When is a ringfort not a ringfort? When it's half a ringfort! And that's what this is, because the road that runs across the southern edge of the Heath has destroyed the southern half of this ringfort.
The remaining section is enough to show its diameter would have been some 30m across. Around the remaining curved edge there is a low bank, beyond which is a deep, deep ditch. The bottom of the ditch is filled with standing water.
The site is at the highest point of this area and would offer great views across the heath if it wasn't surrounded by trees on one side and didn't have a house directly opposite it. As with every site here, the hills to the south are ever present.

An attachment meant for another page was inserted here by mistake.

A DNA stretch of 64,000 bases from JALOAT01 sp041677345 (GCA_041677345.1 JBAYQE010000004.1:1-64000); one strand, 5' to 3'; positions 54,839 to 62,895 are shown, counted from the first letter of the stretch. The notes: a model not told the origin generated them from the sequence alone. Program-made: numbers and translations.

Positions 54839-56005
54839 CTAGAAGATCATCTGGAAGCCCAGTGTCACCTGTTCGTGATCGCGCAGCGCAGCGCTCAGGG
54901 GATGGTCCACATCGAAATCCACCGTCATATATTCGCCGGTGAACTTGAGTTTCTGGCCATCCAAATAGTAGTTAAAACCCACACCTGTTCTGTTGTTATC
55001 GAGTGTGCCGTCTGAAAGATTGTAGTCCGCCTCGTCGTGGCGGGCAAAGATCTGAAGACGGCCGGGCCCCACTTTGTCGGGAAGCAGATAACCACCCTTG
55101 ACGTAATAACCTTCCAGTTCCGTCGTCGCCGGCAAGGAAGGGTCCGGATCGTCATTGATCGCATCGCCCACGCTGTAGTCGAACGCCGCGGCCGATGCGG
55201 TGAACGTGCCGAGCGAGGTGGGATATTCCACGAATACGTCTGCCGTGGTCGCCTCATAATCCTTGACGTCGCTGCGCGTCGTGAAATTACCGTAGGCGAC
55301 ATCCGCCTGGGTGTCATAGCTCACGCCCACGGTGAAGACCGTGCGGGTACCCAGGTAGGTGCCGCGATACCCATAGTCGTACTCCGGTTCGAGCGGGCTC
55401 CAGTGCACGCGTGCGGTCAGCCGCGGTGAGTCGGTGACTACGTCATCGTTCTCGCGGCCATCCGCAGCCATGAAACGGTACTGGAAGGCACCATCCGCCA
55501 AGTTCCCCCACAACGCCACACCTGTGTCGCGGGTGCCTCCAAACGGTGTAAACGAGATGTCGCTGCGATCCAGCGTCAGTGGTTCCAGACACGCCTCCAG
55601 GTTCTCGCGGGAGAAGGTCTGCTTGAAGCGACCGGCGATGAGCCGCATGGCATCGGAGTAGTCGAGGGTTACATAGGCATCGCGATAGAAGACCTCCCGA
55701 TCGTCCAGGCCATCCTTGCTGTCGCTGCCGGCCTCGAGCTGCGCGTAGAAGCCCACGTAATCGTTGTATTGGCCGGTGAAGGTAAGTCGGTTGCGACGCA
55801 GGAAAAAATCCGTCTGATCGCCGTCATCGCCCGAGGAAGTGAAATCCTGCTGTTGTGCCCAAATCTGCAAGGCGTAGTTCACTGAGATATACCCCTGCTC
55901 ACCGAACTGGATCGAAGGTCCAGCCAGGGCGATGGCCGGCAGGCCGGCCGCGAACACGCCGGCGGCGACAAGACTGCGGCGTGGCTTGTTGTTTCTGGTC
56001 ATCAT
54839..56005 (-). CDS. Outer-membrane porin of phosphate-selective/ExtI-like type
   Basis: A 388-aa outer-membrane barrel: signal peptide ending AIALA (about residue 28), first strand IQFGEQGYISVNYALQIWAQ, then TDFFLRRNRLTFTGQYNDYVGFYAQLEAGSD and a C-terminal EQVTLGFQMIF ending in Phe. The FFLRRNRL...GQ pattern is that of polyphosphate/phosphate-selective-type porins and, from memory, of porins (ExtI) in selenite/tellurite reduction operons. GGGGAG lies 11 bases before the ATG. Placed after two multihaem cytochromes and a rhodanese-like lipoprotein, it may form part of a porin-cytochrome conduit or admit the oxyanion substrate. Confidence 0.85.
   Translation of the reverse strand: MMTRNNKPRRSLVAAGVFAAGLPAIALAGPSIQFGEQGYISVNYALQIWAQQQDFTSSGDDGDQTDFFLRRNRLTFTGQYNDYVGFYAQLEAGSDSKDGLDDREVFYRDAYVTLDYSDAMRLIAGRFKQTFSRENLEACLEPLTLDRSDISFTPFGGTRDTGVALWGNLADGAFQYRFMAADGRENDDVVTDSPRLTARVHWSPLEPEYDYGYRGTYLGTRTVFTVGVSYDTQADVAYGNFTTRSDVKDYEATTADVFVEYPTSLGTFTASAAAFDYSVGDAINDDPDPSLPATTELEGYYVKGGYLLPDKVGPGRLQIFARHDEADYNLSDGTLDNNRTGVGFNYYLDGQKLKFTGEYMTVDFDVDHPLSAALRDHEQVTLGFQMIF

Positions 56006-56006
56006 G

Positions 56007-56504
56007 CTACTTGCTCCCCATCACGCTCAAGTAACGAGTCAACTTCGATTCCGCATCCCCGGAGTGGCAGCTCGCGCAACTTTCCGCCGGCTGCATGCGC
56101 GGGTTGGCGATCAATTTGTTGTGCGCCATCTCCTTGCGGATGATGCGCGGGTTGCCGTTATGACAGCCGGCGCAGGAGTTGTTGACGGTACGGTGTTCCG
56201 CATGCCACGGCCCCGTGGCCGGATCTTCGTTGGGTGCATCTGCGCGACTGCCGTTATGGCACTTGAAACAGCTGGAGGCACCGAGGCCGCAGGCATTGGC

This is an explanation of (and a bit of a disclaimer for) the coordinates I provide.
Where a GPS figure is given this is the master for all other coordinates. According to my Garmin these are quite accurate.
Where there is no GPS figure the 6 figure grid reference is master for the others. This may not be very accurate as it could have come from the OS maps and could have been read by eye. Consequently, all other cordinates are going to have inaccuracies.
The calculation of Longitude and Latitude uses an algorithm that is not 100% accurate. The long/lat figures are used as a basis for calculating the UTM & ITM coordinates. Consequently, UTM & ITM coordinates are slightly out.
UTM is a global coordinate system - Universal Transverse Mercator - that is at the core of the GPS system.
ITM is the new coordinate system - Irish Transverse Mercator - that is more accurate and more GPS friendly than the Irish Grid Reference system. This will be used on the next generation of Irish OS maps.